Computational stochastic optimization addresses the intractable challenge of making decisions over time in the presence of different sources of uncertainty. These problems arise in an astonishing array of real world problems.
*** September, 2012 ***
We have prepared a step by step linkage between the classical statement of Bellman's optimality equation and the two standard algorithmic strategies used in stochastic programming. A brief summary is presented in the Informs Computing Society newsletter. A longer paper that unifies stochastic search, stochastic programming, policy search and dynamic programming using examples from transportation and logistics is available here. This is part of a broader effort to build bridges between the communities of computational stochastic optimization.
Our research can be divided between fundamental research into new methods, and the application of these methods to a range of applications. Our methodological research all falls under the broad umbrella of computational stochastic optimization, with a special focus on the modeling and algorithmic framework of approximate dynamic programming. For a broader perspective, see our new website on computational stochastic optimization. Recently, we became involved in a closely related area that we are calling optimal learning, which addresses the problem of efficiently collecting information. Our applied and computational research is supported by a strong program of theoretical research.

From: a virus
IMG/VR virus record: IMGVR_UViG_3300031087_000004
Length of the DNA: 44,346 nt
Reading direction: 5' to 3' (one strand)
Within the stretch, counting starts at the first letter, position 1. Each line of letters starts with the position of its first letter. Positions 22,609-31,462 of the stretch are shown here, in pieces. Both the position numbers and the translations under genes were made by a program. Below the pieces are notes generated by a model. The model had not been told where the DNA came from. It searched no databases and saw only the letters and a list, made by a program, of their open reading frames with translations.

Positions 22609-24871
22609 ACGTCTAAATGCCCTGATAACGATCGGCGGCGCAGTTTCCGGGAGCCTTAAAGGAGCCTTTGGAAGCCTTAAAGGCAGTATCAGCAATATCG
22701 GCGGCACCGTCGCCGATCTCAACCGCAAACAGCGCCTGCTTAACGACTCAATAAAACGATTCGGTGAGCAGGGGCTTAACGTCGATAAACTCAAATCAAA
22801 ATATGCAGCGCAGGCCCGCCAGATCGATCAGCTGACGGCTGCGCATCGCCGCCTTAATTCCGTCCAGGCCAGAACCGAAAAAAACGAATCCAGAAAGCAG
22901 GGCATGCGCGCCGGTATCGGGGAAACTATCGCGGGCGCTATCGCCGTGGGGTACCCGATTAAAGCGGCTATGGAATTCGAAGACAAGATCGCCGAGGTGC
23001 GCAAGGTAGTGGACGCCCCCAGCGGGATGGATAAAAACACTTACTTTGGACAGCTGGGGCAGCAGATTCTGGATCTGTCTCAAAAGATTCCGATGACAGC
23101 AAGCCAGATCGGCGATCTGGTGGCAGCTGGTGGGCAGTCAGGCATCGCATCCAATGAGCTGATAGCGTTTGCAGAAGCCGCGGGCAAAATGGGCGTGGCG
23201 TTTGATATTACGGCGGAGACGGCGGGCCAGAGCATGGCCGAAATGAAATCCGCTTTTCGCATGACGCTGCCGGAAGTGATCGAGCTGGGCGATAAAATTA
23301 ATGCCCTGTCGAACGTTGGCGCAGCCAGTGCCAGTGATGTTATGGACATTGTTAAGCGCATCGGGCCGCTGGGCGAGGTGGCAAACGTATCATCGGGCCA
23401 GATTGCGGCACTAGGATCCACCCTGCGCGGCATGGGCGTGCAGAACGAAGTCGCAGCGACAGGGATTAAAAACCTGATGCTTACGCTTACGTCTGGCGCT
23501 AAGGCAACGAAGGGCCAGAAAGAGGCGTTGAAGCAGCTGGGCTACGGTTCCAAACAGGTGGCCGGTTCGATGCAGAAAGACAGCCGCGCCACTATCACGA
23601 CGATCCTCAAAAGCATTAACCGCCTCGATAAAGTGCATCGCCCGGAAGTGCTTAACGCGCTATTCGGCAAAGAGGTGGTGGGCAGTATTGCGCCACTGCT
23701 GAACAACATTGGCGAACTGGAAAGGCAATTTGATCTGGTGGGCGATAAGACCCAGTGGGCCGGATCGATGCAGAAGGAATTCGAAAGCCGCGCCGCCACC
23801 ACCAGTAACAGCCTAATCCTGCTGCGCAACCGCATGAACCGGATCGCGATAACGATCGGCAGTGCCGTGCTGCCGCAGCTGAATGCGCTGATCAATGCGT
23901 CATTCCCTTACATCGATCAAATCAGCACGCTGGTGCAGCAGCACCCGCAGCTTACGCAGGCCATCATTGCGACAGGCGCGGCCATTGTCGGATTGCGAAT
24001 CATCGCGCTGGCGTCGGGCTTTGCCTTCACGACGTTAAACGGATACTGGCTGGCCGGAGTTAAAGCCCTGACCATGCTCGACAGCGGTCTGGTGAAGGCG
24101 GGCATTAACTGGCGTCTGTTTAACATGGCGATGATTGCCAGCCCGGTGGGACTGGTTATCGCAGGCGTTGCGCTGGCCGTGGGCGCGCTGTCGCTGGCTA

Our application areas are varied. We have a long history of working in transportation and logistics, which introduced us to the challenge of modeling complex operations, and solving resource allocation problems under uncertainty. These problems often involve either modeling the operations of large control centers, or providing tools to help people within control centers, such as the control center at Netjets to the right. Over the years, our work has enjoyed a significant impact on industry. The application of approximate dynamic programming to a large-scale fleet management problem at Schneider National was recently featured in Forbes magazine.
We are also heavily involved in research in energy, with problems spanning energy policy models, optimization of energy R&D, planning the placement of wind farms, dynamic pricing and demand response, power grid modeling, and optimizing the design and control of storage portfolios. We have recently started PENSA, the Princeton laboratory for Energy Systems Analysis, to represent the growing activities at Princeton in energy systems. PENSA builds on our expertise in stochastic optimization to solve a wide range of problems involving the design and control of energy systems.
I hope you find the material interesting, and perhaps useful. If you have any questions, please contact me.
(c) Warren B. Powell, 1997-2013.